Military Hit With Soaring Fuel Cost

June 28th, 2008  
Team Infidel

Topic: Military Hit With Soaring Fuel Cost

Washington Times
June 28, 2008
Pg. 7
By Anne Flaherty, Associated Press
Consumers at the gas pump aren't the only ones suffering sticker shock. Military units in Iraq and elsewhere will see another rise in fuel costs next week- the second midyear increase because of soaring oil prices.
On July 1, the cost for refined fuel used by troops will jump from $127.68 a barrel to $170.94 - an astounding 34 percent in just six months and more than double what the Pentagon paid three years ago. It's the second increase since prices were set at the beginning of the budget year, on Oct. 1.
While prices charged to war-fighting units have fluctuated in recent years, never have they faced such a steep spike in so few months. The cost of jet fuel, for example, jumped from $2.31 a gallon in October to $3.04 in December. As of next month, units will start paying $4.07 a gallon.
Pentagon spokesman Lt. Col. Brian Maka said Friday that the price increase is needed to cover an anticipated $1.2 billion rise in fuel costs in the next three months. While a $400,000 a month increase in fuel costs won't affect ongoing military operations, it will require a "reprioritization of daily support activities," he said in an e-mailed statement.
It also will impact a federal budget already stretched thin by the wars in Iraq in Afghanistan. The U.S. is spending nearly $10 billion a month in Iraq and more than $2 billion a month in Afghanistan.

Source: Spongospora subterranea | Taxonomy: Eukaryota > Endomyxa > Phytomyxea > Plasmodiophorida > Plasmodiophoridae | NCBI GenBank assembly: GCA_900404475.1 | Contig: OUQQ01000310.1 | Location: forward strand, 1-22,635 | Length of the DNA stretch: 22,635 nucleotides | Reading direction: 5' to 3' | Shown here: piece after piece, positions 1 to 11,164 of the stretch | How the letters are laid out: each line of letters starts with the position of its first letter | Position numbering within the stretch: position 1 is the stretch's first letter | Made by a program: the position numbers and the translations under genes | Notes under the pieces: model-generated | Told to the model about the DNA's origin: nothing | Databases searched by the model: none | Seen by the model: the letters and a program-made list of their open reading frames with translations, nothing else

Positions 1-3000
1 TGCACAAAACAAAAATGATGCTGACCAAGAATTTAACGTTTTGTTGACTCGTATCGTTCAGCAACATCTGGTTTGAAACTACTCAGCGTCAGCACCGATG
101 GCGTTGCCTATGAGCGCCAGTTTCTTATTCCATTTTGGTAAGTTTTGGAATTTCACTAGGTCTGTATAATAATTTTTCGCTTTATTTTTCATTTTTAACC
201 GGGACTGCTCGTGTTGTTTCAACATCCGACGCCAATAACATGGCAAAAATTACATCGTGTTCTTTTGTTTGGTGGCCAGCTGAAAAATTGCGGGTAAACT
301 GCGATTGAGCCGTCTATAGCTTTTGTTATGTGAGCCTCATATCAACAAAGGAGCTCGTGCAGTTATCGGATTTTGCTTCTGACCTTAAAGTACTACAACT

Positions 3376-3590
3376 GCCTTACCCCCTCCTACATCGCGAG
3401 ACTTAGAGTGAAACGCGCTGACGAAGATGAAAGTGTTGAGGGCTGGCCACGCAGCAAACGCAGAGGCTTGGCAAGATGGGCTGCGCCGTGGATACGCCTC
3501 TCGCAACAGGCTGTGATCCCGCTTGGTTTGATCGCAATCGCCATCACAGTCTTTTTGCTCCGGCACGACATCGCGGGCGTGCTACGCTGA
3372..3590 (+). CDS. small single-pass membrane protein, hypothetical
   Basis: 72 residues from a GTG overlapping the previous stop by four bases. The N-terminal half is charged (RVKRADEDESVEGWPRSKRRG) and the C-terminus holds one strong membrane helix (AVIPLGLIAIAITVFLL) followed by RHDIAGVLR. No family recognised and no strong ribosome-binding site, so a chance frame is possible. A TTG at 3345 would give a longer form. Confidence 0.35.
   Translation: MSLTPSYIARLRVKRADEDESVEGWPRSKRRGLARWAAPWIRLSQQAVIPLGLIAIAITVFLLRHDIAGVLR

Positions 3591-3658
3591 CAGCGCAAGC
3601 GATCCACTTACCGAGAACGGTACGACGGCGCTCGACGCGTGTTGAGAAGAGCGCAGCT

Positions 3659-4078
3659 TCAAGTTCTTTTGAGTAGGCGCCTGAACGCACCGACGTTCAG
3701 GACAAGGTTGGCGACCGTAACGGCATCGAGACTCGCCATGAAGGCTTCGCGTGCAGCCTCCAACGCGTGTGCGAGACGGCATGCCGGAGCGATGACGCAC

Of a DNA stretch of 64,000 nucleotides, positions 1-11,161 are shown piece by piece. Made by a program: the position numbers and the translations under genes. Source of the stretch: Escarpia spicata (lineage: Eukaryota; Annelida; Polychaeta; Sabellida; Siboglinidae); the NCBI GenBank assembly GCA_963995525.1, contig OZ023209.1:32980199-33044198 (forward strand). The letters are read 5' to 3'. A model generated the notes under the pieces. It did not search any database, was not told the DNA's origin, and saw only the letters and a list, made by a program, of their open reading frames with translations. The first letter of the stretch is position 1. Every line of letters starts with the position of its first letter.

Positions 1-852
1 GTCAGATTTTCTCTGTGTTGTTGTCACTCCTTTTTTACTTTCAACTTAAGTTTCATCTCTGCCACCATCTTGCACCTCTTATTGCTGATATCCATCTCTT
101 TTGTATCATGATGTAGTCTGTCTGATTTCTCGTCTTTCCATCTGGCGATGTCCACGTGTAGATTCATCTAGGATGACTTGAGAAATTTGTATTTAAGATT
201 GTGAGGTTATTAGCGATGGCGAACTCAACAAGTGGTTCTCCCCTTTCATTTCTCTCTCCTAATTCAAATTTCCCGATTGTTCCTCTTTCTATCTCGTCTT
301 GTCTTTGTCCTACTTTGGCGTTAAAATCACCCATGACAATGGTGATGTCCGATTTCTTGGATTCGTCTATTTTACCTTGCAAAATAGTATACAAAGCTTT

Sen. Susan Collins, a member of the Armed Services Committee, said the price increase makes the case that Iraq should start paying some of the military's fuel costs because of its hefty oil reserves.
Mrs. Collins, Maine Republican, and Democratic Sens. Ben Nelson of Nebraska and Evan Bayh of Indiana have proposed legislation that would require President Bush to negotiate with Baghdad on fuel subsidies for troops fighting in Iraq. The measure is included in a 2009 defense policy bill the Senate is expected to debate next month.
"The Iraqis continue to subsidize the fuel for their own citizens, but our troops, which are fighting side by side them, continue to pay top dollar," she said in a phone interview.
Iraq owns some of the largest oil reservoirs in the world, although Baghdad has been unable to exploit much of the resource since the 2003 invasion because of high levels of violence and sectarian feuds over how to divide the revenues.
But because of steady increase in output of crude oil in recent months, U.S. officials estimate that Iraq revenues this year for oil will top some $70 billion - twice what was initially anticipated when Baghdad prepared its 2008 budget.

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